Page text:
GM, however, said it offered pay raises and $7 billion worth of U.S. factory investments resulting in 5,400 new positions, a minority of which would be filled by existing employees. GM would not give a precise number. The company also said it offered higher profit sharing, "nationally leading" health benefits and an $8,000 payment to each worker upon ratification.

Talks to resume in morning

Because public statements from both sides conflict, it's hard to tell how long the strike will last, said Kristin Dziczek, vice-president of labour and industry at the Center for Automotive Research, an industry think tank. The length "depends on how far apart they really are and where the lines in the sand are drawn," she said.

Talks were scheduled to resume at 10 a.m. ET on Monday.

The union's contract with GM expired Saturday night, but pacts with the company's crosstown rivals, Ford and Fiat Chrysler, were extended indefinitely. The union has picked GM as its target company this year, and any deal it negotiates will be used as a template for the others. GM was picked because it's the most profitable of the three, and because its plans to close four U.S. factories have angered union members.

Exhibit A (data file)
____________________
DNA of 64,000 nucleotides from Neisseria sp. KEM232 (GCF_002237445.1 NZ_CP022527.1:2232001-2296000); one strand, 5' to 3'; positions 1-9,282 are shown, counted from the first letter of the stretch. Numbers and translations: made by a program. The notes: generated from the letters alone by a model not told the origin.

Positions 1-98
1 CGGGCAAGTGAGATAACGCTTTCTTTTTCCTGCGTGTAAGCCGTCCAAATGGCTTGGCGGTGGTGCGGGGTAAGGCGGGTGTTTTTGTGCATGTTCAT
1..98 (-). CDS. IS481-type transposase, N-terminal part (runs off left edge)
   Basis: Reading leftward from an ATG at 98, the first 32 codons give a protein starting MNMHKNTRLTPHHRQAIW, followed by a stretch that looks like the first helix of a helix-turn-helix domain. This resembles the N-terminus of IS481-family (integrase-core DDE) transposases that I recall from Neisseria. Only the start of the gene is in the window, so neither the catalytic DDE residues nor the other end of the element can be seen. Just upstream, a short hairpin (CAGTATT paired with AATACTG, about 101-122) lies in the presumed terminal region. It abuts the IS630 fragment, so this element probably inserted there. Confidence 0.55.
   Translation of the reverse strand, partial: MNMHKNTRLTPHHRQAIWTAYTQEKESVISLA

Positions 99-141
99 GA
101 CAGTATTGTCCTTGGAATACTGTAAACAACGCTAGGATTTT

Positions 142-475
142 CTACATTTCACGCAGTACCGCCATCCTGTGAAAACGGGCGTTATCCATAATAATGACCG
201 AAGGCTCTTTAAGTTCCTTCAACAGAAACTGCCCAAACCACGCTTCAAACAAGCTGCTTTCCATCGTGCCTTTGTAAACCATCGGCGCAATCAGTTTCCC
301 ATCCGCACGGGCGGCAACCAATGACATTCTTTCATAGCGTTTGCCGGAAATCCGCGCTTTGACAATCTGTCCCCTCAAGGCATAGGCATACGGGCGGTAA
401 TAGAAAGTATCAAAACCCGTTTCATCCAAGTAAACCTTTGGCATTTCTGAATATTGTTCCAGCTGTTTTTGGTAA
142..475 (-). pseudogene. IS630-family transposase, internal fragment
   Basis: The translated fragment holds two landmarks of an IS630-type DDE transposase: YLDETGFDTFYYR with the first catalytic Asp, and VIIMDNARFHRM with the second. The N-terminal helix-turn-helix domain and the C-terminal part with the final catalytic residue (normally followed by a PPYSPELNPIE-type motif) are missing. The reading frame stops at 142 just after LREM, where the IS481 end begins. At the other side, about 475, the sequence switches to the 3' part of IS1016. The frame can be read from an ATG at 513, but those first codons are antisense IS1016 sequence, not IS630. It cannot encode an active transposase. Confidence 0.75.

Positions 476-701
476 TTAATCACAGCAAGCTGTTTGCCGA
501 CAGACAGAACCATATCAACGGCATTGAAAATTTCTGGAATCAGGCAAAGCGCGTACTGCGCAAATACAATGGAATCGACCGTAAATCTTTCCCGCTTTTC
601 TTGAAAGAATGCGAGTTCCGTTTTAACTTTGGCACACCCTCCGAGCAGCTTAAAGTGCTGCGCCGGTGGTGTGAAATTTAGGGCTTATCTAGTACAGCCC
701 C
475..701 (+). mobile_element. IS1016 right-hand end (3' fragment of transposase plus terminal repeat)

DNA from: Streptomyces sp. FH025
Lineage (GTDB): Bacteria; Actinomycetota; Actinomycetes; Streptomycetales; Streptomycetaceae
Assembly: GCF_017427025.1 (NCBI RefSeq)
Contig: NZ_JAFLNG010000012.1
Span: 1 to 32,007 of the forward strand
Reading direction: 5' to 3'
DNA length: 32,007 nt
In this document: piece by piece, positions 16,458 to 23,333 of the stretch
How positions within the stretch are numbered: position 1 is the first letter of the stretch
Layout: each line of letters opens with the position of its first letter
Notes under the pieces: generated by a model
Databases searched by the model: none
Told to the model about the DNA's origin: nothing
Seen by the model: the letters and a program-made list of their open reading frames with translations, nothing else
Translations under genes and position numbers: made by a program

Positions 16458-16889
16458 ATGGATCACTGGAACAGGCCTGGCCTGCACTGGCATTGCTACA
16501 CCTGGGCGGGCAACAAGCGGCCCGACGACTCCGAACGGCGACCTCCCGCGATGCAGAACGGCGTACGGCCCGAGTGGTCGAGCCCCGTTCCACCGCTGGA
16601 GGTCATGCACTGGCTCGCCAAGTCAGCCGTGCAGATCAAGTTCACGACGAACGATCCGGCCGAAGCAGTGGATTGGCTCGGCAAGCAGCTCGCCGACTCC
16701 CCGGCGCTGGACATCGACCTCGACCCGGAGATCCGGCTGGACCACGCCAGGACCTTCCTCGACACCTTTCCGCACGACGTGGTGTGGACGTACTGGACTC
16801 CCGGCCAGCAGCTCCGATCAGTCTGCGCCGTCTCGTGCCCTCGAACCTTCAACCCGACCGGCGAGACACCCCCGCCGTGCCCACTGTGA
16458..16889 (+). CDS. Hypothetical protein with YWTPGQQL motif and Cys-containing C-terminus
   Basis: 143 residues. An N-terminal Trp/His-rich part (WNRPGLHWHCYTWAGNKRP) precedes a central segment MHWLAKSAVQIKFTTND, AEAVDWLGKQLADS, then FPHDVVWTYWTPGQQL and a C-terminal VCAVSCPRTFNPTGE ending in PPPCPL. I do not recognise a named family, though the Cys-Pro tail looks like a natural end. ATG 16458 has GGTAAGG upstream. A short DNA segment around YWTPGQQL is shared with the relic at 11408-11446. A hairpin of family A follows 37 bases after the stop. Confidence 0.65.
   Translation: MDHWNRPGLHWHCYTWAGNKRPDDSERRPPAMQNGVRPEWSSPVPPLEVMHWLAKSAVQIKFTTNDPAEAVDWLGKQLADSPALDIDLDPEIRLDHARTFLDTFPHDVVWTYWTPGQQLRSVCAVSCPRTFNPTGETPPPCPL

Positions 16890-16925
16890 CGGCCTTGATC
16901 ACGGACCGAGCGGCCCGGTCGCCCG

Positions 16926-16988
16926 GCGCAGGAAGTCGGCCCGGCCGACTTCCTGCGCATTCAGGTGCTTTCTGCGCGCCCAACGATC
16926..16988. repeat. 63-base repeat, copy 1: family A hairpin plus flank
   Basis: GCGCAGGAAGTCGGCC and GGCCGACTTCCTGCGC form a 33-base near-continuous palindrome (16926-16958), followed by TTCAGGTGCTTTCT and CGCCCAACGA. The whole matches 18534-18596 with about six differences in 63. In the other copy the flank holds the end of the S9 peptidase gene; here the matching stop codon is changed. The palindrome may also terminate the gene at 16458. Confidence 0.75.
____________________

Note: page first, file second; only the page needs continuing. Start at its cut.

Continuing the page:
Terry Dittes, director of the UAW General Motors department, said that the fight is about wages, health care and profit-sharing. (Clarence Tabb Jr./The Associated Press)

On Sunday, about 200 plant-level leaders voted unanimously to strike against GM if no deal could be reached by Sunday night. Although talks were halted over the weekend, UAW spokesperson Brian Rothenberg said there was still dialogue.

It's unclear how many workers the two plants would employ. The closures, especially of the Ohio plant, have become issues in the 2020 presidential campaign. President Donald Trump has consistently criticized the company and demanded that Lordstown be reopened.

Rothenberg said UAW was striking for fair wages, affordable health care, profit sharing, job security and a path to permanent employment for temporary workers.

GM has factories in Michigan, Ohio, New York, Kentucky, Tennessee, Texas, Missouri, Indiana and Kansas.